Mosul church bells ring again after IS
"Donations from individual Christians and civil organisations have contributed to this attempt to restore life to the church," former parliamentarian Emad John told The New Arab.
The return of the sound of bells has been described as a signal of the return to life in Mosul and unity in Iraq.
But Emad criticised the Iraqi government for failing to participate in the restoration of the church by not contributing to the effort or funds.
"The contribution of the government would be very symbolic for us, but they neglected our demands and refused to participate, forcing us to rely on private donations," he said.
"The number of Christians returning is still very few in Mosul because of the lack of government support," Emad added.
He called on the government to "develop special programmes to support the return of Christians."
|The number of Christians returning is still very few in Mosul because of the lack of government support|
The July 2017 defeat in Mosul came eight months after an alliance of Iraqi armed forces, Shia militias and Kurdish fighters launched an offensive to retake the city from the extremist group.
It was considered one of the biggest defeats for the Islamic State group, but the cost of this "liberation" has been immense.
Monitoring group Airwars estimated that between February and June last year, as many as 5,805 Iraqi civilians were killed in Iraqi and coalition attacks. But many believe the actual number is likely much higher, with rights group Amnesty International saying at the time that the "true death toll of the battle may never be known".
In addition to the deaths, nearly a million people fled their homes during the military operations and the fighting destroyed entire districts of the city, with the scale of destruction unprecedented in Iraq's most recent conflict. The UN estimated that the cost of repairing basic infrastructure is set to top more than $1 billion, with rebuilding likely to take several years.
Read also: 'Our Mosul will be alive again': After IS, Mosul vows to restore its great monuments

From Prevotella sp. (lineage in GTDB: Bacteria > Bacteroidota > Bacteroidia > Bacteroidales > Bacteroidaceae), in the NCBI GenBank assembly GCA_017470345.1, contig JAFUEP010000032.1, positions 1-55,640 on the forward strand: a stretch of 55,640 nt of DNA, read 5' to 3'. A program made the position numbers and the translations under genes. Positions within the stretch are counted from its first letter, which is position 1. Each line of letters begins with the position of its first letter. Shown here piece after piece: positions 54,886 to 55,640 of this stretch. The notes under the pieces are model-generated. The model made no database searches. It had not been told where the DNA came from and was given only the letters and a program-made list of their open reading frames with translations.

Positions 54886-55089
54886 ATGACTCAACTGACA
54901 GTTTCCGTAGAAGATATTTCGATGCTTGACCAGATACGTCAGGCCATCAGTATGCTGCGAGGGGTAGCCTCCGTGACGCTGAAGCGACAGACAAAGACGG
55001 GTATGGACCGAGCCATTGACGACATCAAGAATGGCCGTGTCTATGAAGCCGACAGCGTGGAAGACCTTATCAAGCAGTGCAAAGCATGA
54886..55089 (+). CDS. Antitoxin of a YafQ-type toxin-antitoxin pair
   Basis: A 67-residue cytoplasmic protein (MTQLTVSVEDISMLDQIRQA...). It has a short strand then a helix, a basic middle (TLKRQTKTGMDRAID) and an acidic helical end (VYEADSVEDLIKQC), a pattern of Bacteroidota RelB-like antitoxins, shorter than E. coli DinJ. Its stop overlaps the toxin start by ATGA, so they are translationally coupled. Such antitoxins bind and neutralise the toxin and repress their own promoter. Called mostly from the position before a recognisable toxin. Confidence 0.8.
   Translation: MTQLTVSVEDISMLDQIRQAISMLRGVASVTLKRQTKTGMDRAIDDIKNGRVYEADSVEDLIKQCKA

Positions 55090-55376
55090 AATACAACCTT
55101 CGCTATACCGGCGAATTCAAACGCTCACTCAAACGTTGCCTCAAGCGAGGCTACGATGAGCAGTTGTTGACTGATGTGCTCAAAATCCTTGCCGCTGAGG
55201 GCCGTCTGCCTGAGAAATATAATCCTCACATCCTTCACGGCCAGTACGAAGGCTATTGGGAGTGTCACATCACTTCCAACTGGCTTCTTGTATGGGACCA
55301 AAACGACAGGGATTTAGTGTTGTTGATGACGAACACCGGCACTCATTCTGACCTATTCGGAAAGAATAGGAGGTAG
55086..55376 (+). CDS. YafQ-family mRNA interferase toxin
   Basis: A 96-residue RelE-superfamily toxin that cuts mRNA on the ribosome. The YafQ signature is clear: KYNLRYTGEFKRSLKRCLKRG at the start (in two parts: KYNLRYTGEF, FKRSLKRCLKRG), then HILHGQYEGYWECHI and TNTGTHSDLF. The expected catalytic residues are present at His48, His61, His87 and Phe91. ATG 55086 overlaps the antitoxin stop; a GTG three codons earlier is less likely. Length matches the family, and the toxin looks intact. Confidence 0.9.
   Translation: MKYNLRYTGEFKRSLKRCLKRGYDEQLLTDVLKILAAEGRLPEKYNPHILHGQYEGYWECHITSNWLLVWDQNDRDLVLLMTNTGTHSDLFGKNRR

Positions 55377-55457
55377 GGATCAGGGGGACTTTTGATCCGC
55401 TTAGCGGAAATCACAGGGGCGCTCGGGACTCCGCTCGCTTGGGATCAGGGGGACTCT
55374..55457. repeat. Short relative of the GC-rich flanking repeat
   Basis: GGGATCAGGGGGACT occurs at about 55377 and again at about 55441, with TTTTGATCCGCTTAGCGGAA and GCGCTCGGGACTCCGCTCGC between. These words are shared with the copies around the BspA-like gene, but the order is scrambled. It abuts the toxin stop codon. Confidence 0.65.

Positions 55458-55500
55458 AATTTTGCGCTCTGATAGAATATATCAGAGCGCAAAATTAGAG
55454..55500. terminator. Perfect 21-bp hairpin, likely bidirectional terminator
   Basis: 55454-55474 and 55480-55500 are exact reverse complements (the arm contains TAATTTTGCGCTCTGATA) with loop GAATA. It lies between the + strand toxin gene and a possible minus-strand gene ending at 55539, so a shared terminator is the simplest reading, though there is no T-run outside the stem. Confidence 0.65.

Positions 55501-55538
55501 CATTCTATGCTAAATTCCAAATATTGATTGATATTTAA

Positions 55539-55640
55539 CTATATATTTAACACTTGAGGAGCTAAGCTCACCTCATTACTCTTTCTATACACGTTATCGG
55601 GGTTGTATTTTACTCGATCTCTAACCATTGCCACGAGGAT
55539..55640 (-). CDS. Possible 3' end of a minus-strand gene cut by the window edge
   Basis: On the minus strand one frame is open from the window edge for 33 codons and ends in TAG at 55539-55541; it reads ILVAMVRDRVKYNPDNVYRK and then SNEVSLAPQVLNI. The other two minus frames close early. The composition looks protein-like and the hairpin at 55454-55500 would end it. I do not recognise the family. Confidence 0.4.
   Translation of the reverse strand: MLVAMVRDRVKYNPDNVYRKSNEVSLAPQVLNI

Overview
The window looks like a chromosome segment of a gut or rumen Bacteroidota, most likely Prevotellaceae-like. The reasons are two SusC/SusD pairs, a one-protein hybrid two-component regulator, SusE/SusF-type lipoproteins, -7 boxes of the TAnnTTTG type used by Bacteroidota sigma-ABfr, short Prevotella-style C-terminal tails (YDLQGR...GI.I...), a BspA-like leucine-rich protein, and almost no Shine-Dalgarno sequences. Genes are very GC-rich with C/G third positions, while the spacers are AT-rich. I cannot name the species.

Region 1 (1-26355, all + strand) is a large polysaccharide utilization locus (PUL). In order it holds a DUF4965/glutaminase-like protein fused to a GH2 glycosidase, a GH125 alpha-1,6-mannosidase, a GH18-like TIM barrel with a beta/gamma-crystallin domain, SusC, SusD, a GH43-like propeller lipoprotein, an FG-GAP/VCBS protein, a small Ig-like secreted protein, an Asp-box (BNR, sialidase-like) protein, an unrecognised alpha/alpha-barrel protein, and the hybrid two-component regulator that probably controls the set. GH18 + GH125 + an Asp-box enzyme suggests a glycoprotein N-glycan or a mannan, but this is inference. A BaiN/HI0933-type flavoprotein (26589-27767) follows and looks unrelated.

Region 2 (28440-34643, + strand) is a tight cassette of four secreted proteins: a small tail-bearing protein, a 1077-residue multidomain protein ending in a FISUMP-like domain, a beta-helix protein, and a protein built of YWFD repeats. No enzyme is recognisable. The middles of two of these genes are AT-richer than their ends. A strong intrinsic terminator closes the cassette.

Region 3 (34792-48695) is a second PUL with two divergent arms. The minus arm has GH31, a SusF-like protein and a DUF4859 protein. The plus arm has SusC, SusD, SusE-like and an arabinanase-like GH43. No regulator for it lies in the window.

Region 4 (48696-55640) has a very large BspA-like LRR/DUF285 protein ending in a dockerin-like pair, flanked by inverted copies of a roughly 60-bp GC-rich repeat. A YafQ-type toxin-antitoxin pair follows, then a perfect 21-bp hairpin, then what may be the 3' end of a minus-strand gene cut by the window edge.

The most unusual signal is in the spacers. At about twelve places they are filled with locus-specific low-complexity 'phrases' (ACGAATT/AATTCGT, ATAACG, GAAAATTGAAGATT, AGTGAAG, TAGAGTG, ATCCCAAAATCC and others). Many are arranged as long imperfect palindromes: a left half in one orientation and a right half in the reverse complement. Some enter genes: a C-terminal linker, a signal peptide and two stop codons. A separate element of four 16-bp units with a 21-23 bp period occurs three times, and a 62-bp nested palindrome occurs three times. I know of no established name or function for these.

The Church of Saint Korkis is the first restored church in the Nineveh Plain in Mosul. It was one of the many churches that were destroyed and severely damaged by IS and in the subsequent battles to oust the group from the area.
"Life has returned to the Church of Saint Korkis, and today it is ready for services to return and to the spread messages of peace and love in the area of Mosul," said Bishop Boutros Moshi, pastor of the diocese of Mosul and Kurdistan.
The Christians of Mosul celebrated the return of life to the church, stressing that the message of churches should be a message of peace, love and brotherhood to all.
"The bells of the Church of Korkis have brought peace to our souls after we have lost them for many years because of Daesh terrorism," said Ghassan Sarkoun, using the Arabic acronym for the Islamic State group.
"This church has played a major role in the peaceful coexistence of the country for centuries, the joy will return to our hearts."
He stressed that "all temples and churches should be a platform for peaceful co-existence in the country: Christians, Muslims, Sabians and Yazidis are all people of Iraq and there is no difference between them. They must live with love, peace and tranquillity."
|All temples and churches should be a platform for peaceful co-existence in the country: Christians, Muslims, Sabians and Yazidis are all people of Iraq and there is no difference between them|
Hundreds of thousands of Iraqi Christians live in the Nineveh Plain, to the northeast of Mosul, making it one of the most prominent Christian locales in the country.
The rise of IS from 2014 onwards, contributed further to the decline in the number of Christians, who have been emigrating since the US invasion of Iraq in 2003, with many fleeing to Europe and Canada.
Christianity is the second largest Iraqi religion after Islam, followed by other religions such as Sabean, Yezidi, Baha'i and Zoroastrianism.
Most Iraqi Christians are Arabs, but some speak Syriac, in addition to Armenian.
There also exists various Christian sects, notably Syriac, Catholic, Assyrian, Chaldean and Orthodox.